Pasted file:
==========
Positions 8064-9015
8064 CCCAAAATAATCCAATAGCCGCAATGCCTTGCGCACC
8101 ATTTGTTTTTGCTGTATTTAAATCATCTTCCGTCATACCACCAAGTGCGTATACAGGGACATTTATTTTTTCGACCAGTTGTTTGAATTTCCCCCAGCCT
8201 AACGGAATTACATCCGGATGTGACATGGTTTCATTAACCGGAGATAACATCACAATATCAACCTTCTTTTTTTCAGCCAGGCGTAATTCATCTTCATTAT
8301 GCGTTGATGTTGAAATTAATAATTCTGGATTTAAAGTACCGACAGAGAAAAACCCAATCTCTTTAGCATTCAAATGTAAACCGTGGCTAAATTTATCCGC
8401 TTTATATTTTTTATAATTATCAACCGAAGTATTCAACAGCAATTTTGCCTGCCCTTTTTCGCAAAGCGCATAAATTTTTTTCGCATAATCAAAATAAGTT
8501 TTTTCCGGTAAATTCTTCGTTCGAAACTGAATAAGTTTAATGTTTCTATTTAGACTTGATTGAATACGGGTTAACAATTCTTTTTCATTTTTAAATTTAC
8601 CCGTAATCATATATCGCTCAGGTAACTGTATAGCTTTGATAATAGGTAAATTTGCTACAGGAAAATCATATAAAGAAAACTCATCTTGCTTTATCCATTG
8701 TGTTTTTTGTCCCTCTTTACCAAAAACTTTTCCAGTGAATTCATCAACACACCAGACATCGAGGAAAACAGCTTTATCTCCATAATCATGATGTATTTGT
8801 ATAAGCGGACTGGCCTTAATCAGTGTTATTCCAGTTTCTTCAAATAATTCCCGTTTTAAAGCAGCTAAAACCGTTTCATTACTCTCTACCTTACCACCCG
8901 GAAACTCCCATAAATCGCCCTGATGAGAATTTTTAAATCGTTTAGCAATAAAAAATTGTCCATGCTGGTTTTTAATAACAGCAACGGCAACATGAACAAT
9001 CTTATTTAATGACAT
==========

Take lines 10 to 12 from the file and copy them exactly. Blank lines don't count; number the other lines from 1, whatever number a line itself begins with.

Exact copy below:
8801 ATAAGCGGACTGGCCTTAATCAGTGTTATTCCAGTTTCTTCAAATAATTCCCGTTTTAAAGCAGCTAAAACCGTTTCATTACTCTCTACCTTACCACCCG
8901 GAAACTCCCATAAATCGCCCTGATGAGAATTTTTAAATCGTTTAGCAATAAAAAATTGTCCATGCTGGTTTTTAATAACAGCAACGGCAACATGAACAAT
9001 CTTATTTAATGACAT